Previously we broke down both teams offense and defense for this week’s upcoming game between the Dallas Cowboys and San Francisco 49ers. Now we dive back into the position battleground, this time looking at how each team’s rookie class stacks up against each other.
NT Mazi Smith (First Round)
Last week Smith had his best game as a Cowboy. It won’t show on stats, but he was part of the unit that reduced Rhamondre Stevenson to just 2.1 yards per carry and Ezekiel Elliott to 2.7 yards per carry. Smith only played nine snaps against the run, but each one he filled the gaps and blocked any chance for an easy open running lane. The San Francisco 49ers are averaging 153 rush yards per game, that’s third-most in the league. And their nine rushing touchdowns are second-most in the league. Stopping Christian McCaffrey is a priority and the nose tackles for Dallas will play a big role in blocking the a-gaps to slow him down.
TE Luke Schoonmaker (Second Round)
If Schoonmaker catches that pass in the endzone then the talk of redzone issues wouldn’t be such a hot topic. Schoonmaker represents a big target for Dak to throw in the redzone, so it might become something they continue to try the next few weeks. The focus for his development for this season needs to be his catching skills. The drop was a little unlucky, but to be a quality tight end like his draft capital would represent, he needs to make those tough catches in the future. He has a huge task this week to prove himself as the 49ers average only 30 yards per game to tight ends and have allowed only one touchdown to the tight end position.
RB Deuce Vaughn (Sixth Round)
We know Vaughn is a good player, it just seems to be he’s being utilized in an odd fashion during games. The sequence in the second quarter is a great example of this. The sequence saw Vaughn produce zero yards on a short pass that had no purpose given the Patriots had just sent their top cornerback to the locker room. That was then followed by a third-down blunder where the Patriots run a stunt that put Dak Prescott on the floor with the sack. Vaughn was completely out of his depth on the play and the series ended in a punt. We know Vaughn lacks the size to pass-block and to be placed in that position is only going to end either in injury, or worse, a Dak injury. Vaughn is a quality back, but he should only be on the field on third-down, or if the blitz is coming, use Vaughn as a quick dump off to avoid the sack.
K Brandon Aubrey (UDFA)
If you took Aubrey as your kicker on a fantasy team, don’t drop him now. He’s now made 13 field goals this season and he’s one of two players that is perfect on the year with 10 or more field goal attempts.
FB Hunter Luepke (UDFA)
The redzone efficiency is the only blemish on the Cowboys offense at the moment. But they may have found an answer on goal plays, that’s Hunter Luepke. He’s had three rush attempts this year and has averaged 4.4 yards per carry on those plays and scored one touchdown. If it’s first and goal going forward, just let that 240 pound rock-toting fullback rumble.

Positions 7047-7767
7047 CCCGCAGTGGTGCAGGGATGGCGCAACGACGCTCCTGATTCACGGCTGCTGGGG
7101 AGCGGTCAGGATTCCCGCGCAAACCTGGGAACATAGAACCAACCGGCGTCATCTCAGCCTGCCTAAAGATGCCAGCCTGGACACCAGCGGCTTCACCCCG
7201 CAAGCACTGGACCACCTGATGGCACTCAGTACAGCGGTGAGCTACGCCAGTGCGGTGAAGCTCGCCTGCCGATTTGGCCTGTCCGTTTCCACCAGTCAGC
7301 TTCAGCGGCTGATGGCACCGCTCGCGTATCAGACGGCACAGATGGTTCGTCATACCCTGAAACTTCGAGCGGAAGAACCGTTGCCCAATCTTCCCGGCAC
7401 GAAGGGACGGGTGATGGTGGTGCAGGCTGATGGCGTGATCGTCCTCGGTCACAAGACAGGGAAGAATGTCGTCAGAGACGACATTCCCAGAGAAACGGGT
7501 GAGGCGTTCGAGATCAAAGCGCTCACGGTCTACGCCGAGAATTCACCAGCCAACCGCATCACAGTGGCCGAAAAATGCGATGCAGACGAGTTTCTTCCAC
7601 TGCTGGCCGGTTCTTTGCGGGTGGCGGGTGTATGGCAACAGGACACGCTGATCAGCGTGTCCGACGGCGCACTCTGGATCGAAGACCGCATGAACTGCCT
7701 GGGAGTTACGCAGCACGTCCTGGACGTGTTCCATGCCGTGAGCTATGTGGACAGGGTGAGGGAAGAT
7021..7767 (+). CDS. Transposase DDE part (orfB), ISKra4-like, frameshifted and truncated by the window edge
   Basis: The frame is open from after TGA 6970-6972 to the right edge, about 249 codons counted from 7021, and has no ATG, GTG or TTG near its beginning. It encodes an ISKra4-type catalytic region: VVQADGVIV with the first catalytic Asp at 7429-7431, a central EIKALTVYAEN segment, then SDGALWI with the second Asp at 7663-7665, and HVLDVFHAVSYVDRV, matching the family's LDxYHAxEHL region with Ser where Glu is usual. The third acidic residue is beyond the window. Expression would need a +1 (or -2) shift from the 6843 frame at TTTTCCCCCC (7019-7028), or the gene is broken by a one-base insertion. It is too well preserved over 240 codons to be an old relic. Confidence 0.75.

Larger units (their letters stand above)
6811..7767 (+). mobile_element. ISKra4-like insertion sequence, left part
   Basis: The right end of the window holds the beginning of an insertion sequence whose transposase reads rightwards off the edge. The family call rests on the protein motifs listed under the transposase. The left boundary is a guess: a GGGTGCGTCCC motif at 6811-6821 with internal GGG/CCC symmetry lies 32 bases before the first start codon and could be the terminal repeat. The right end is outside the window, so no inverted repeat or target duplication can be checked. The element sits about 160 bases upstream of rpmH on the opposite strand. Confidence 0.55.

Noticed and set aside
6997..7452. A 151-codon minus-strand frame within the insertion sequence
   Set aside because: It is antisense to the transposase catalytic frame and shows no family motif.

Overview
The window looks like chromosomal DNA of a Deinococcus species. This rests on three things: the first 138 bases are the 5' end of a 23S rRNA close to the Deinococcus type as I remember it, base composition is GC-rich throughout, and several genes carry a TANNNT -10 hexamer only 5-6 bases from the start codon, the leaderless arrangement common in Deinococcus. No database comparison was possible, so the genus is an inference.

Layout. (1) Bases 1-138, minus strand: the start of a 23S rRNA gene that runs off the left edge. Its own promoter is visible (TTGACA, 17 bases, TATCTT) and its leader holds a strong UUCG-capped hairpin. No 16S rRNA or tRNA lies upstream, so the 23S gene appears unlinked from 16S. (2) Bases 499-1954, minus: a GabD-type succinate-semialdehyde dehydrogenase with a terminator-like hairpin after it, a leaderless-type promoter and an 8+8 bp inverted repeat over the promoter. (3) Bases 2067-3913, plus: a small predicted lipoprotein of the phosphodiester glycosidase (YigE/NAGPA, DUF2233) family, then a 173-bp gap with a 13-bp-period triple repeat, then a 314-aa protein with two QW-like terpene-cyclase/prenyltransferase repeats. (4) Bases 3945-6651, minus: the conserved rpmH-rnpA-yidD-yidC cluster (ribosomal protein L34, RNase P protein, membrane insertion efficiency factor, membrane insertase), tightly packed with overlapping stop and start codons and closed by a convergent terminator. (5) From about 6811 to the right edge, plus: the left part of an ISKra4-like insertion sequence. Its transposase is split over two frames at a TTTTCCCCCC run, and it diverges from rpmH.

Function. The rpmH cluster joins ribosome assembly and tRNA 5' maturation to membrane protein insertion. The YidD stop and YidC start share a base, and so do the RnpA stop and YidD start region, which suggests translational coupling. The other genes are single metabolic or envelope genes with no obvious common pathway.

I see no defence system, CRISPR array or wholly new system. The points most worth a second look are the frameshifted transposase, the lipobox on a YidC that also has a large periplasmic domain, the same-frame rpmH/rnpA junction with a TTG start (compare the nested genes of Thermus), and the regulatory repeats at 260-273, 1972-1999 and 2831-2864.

S Ji’Ayir Brown (Third Round)
Brown hasn’t played that much for San Francisco this season so far. But the last two weeks has seen him take more snaps progressively each game. The Penn State defensive back is extremely versatile, which is maybe his biggest trait. Playing for the Nittany Lions shows he has the skills to line up over the slot, play as a down safety or help cover the outfield. You will see him reading the quarterback and diagnosing the play well, but his problems all fall in the athletic category. He lacks speed, which is seen on tape regular (he ran the 40-yard dash in 4.65 seconds at the combine), and he’s also not very explosive or able to get up to defend the high ball. Another problem is due to his lack of athleticism, he locks in on the quarterback far too much as the play develops, with leads to him getting easily baited. This was the 49ers first pick of the 2023 NFL Draft, which they traded up to get.
K Jake Moody (Third Round)
The 49ers next selection in the draft came 12 picks after they took Brown. They drafted Michigan kicker Jake Moody. Last season for the Wolverines, Moody appeared in all 14 games. He converted 29 field goals of 35, including ten conversions from 40-yards or more, while also adding 60-of-60 on extra points. This season he’s made all 14 extra points and all nine field goals.
WR Ronnie Bell (Seventh Round)
Bell is another Michigan Wolverines player the 49ers took in the draft, copying a Cowboys trend. He’s caught three passes this year for 31 yards, but he’s got on the score sheet once this season already. He’s pretty explosive off the line and in his breaks, but he’s not blowing you away with much else athletically. He’s a smart and efficient route-runner with smooth acceleration and when coming in and out of his breaks. But he’s not a playmaker at the NFL level. He lacks speed and agility to offer any YAC ability. He also has very little play strength which gets him knocked off routes or off the catch point when the ball gets to him.
As for the rest of San Francisco’s rookie class, tight end Cameron Latu is on injured reserve after having surgery to repair a torn meniscus. Cornerback Darrell Luter Jr. is on PUP after sustaining a bone bruise on his knee before training camp. Linebacker Robert Beal Jr. is on injured reserve after suffering two hamstring injuries.
Which team has the better class of rookies?
This poll is closed
San Francisco 49ers